I love it. One of the first things you do in the game is decide who you're going to play, and what backdrop you're going to play. It's a really different experience, depending on the setting that you choose to play in, there's a bunch of settings that are built into the game that you can choose from, some of these can be really varied, like, we often will play with this setting where you are settlers on Mars. So you're the first Martian outpost, [and] one thing that's critical for all of these settings, is that you are isolated in some way. That isolation is just the core component for why your group is changing, and how that change is reflected in your language. Sometimes that isolation [can be] very physical in the sense that you're cut off from Earth, and you're on Mars. [Other times], it's more hav[ing] your own community in and of itself. So maybe we're a bunch of boys at an English boarding school. There's the teachers and us, but like we are, you know, the boys in prep, and what it means to, you know, become a young man, you know, after going through our English boarding school experience,
I'm sure the nature of the isolation effects the type of language that you create. [I imagine] being isolated on Mars is very different from being isolated as a student with teachers, right? Because then it brings in the opportunity to define yourselves in opposition to something else.
Absolutely, and that's a fundamental part of that setting. The game leads you through fundamental aspects [as] they're called [which] are these sort of ingredients that are really fundamental to who you are as people and everyone who plays as a character has a different relationship with them. So if we're on Mars, maybe it's like, "Are we on Mars because in this world, we've decided that Mars is Australia, back in the day where it's a penal colony?" Or maybe Mars is a bunch of technocrats because Elon Musk got there first.
Oh, I hope not.
I know, right? Maybe Mars is something else entirely. Maybe we're the first people out there, and we're a bunch of scientists, but all of those ingredients end up being isolated. They're the things that helped sort of generate your story, and also the language that happens because of it.
Yeah. That's awesome. What was your inspiration for making this game? Like what muse came to you and how?
Part of it is just loving language, and appreciating how much [of] a story there is in the way that we speak. And the way that I speak is reflective of where I'm from, you can hear California and you can tell that I'm a millennial. There's so many things that you can pick up on, just in speech. There's speech in who you are as a person, but also just all the communities that you belong to, there's a whole world of linguistics called sociolinguistics that's about studying how people use language and how language shows up as a part of society and identity. It's always just been something that's very fascinating to me. And there's a lot of amazing games that already existed up to that point that explored worldbuilding in interesting ways. And it was a natural opening to go, where's my worldbuilding game where I get to sink into the language as a part of what we do? And for people who love Tolkein or things like it, the worldbuilding through language has a history there and so being able to do it on your own terms by creating your own language with other people that are at the table just makes it all the more personal and interesting.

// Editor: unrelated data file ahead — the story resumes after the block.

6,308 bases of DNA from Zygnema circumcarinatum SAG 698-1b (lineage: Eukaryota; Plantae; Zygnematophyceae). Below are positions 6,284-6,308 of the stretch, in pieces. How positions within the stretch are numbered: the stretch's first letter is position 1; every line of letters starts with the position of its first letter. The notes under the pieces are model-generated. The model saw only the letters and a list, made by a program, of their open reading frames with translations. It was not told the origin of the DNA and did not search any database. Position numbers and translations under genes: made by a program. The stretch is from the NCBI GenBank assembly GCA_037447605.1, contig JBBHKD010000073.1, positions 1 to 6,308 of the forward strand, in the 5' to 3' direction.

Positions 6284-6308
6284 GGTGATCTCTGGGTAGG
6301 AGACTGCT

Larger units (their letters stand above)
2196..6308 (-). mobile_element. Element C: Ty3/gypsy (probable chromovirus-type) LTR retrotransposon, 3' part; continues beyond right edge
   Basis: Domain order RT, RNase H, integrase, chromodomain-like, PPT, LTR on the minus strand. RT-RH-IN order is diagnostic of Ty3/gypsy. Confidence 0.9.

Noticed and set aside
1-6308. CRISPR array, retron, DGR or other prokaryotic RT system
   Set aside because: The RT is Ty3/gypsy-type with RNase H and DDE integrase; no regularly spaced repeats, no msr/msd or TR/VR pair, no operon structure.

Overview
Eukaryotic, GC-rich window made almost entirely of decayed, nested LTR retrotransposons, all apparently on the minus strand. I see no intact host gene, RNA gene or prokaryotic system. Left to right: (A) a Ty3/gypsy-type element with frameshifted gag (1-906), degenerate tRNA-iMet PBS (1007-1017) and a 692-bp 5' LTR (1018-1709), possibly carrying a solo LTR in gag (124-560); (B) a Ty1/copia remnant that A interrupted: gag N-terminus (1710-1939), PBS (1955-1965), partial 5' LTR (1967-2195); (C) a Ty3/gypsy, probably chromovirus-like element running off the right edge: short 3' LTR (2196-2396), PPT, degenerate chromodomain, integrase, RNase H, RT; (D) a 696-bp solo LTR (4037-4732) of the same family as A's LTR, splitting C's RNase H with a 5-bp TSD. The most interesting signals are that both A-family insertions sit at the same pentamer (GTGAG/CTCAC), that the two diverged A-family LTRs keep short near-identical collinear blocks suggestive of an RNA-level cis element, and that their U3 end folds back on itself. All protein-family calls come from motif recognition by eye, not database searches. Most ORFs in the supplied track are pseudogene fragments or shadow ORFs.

Yeah, absolutely. So you're asking players to evolve language on their own. In the real world that happens according to principles that you can study in sociolinguistics. In the game, do you provide any of those basic principles or concepts to the players or is being realistic not important to you, or do you trust that it will be realistic because these are people and they know language anyway?
Yeah. Such a good question. It's a mix, but like the real answer is the latter or the last thing -
I love that, see we're already playing. The game provides some ideas for how you could go about being playful with language and how language does change the way that you know words can morph or you know, mix together. Just even the idea of anything related to like a "COVIDiot" now and what that means to people. That's a word that would not have meant anything a year ago, or a year and some ago, and now is an unfortunate truth that we have to live with. But that is reflected in language and how it evolves. It's constantly evolving, but ultimately, what the game relies on is just that we're actually all experts in language. It's utterly how our brains work and how we communicate with each other all the time, and often, like not overthinking things will have you do what is the most logical, natural thing. So you know, we'll come up with something immediately on the spot, and it'll feel right, and it does reliably, which is cool. It's kind of magic.